The Stand Up Ceremony
Gather your team every day, physically or virtually, to review the Kanban board, report on status and announce plans for the day ahead. The template for this ceremony consists of three questions.
- What have you accomplished since the last stand up?
- What will you accomplish before the next stand up?
- Is there anything standing in your way?
The team should answer with quick, high level summaries. If anyone needs help the team should swarm into problem solving immediately after the stand up.
This focuses the team on keeping work moving and keeps progress on track.
The Demo Ceremony
You must demonstrate that all acceptance criteria of a user story function as requested before declaring a user story complete. This happens during the demo ceremony in Kanban.
Follow these steps to complete the demo ceremony for a user story.
- Assemble the team and the user responsible for approving the user story.
- Read the user story to the team.
- Read each acceptance criteria and demonstrate that the functionality performs as requested.
- Ask for approval of the user story from the approving user.
- Consider the user story “Done”.
Typically, you batch multiple user stories into one Demo ceremony. Combine all user stories completed in the last one to two weeks into a single demo. This way you convene the approving users frequently enough to keep demos short but not so often that the demo meetings become frustrating.
The Retrospective Ceremony
Some teams refer to the Retrospective as a Post Mortem. In this ceremony you analyze the performance and outcome of the team over a given period of time typically referred to as a sprint. You identify what went well and what you want change going forward.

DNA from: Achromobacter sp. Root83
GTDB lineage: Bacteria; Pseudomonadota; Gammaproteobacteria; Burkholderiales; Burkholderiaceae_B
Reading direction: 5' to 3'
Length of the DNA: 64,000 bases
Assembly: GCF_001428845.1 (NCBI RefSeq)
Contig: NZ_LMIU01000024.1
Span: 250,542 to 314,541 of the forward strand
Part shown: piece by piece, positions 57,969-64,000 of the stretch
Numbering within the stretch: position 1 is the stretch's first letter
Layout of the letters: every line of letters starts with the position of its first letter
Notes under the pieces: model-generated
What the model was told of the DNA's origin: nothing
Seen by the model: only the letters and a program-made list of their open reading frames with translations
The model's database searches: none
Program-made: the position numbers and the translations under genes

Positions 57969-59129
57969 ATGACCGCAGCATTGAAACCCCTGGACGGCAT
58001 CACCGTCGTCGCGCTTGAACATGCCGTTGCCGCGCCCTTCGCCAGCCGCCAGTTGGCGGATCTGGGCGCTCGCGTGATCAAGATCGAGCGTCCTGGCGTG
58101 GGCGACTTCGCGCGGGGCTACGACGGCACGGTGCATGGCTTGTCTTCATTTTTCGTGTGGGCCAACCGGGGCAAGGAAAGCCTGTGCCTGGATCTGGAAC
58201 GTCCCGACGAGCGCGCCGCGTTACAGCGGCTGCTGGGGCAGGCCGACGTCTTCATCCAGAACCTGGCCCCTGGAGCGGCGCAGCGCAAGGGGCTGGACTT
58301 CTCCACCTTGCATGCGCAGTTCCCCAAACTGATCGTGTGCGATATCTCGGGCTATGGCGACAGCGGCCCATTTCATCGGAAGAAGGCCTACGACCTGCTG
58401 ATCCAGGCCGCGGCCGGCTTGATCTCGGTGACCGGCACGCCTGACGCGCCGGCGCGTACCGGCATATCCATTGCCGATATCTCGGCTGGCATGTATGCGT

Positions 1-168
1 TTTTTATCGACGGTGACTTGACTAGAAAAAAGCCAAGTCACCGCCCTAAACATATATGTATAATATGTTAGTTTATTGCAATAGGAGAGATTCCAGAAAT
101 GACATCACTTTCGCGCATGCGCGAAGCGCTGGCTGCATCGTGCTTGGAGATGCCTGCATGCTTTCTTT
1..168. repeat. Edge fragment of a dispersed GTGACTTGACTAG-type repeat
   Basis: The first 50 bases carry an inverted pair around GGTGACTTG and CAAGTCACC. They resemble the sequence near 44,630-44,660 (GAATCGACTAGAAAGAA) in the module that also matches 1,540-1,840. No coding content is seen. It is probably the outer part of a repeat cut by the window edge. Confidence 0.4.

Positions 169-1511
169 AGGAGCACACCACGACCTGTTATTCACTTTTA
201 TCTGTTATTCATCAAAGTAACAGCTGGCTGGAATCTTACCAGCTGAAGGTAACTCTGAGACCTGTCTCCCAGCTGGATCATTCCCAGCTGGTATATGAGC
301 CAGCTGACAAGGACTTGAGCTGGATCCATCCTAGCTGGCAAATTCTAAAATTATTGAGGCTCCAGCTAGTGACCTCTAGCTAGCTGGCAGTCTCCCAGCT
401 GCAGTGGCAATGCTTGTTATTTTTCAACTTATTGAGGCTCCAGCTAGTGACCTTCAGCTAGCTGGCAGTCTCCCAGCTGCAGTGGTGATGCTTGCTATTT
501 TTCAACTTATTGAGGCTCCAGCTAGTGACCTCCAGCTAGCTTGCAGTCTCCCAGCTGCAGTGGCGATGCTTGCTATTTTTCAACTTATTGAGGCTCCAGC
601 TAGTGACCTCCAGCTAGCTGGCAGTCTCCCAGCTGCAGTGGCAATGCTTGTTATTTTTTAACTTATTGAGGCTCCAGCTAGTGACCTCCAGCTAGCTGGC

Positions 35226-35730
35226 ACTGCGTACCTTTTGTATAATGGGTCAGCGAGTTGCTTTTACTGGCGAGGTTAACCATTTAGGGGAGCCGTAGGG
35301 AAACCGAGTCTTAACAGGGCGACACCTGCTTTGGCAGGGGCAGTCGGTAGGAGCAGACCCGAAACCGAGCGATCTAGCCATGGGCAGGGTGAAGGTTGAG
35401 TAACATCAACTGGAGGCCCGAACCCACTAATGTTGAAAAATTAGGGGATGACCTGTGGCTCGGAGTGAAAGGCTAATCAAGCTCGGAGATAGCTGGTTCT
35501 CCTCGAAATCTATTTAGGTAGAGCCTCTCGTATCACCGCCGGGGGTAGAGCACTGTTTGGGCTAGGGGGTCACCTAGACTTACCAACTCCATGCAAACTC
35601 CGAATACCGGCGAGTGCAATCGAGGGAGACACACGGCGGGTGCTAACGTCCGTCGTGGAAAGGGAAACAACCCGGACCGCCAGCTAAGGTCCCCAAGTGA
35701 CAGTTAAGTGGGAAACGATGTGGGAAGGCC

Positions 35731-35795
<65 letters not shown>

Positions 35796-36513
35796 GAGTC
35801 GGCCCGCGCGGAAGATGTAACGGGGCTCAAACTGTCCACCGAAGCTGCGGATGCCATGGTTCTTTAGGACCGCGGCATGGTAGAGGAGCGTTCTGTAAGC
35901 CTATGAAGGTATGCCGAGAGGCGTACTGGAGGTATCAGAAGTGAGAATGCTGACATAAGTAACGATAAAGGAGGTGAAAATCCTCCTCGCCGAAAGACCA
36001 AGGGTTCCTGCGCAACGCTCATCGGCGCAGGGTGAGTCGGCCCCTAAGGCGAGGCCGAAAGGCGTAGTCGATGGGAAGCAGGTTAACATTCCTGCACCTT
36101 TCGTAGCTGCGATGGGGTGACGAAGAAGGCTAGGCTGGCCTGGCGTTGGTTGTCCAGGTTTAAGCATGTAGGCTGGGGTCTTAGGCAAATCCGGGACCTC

Do not point fingers! Look for root causes of problems and identify action items to eliminate them.
Praise positives! I recommend that you start the Retrospective asking for positive outcomes and speaking to why they benefited the team. This improves morale and gets the conversational momentum going.
The best template for this ceremony is a large flip chart or white board divided down the middle with positives on one side and things to change, or deltas, on the other.
Kanban Template Resources
I want to leave you with some additional resources that you can use to expand your Kanban knowledge and skills. These resources enable you to develop your own process templates and tools tailored specifically to the needs of your team.
Please note, some of the links to these resources are affiliate links. If you use them and make a purchase I do receive an affiliate commission. That being said, these are resources I use myself and feel will be useful to you as you seek to learn more about Kanban.
Kanban by David J. Anderson is one of the first books I read when I began my investigation of Agile in general and Kanban specifically. It gives you a solid foundation of both theory and practice. Start with this book and you won’t go wrong.
The Goal by Eli Goldratt doesn’t name Kanban outright. However, it is the best book to introduce someone to the concepts of Agile and Kanban without drowning you in technical detail. It is a fictional narrative, a parable, that tells the story of how a manufacturing team changed their thinking and turned their business around. No agile library is complete without this book.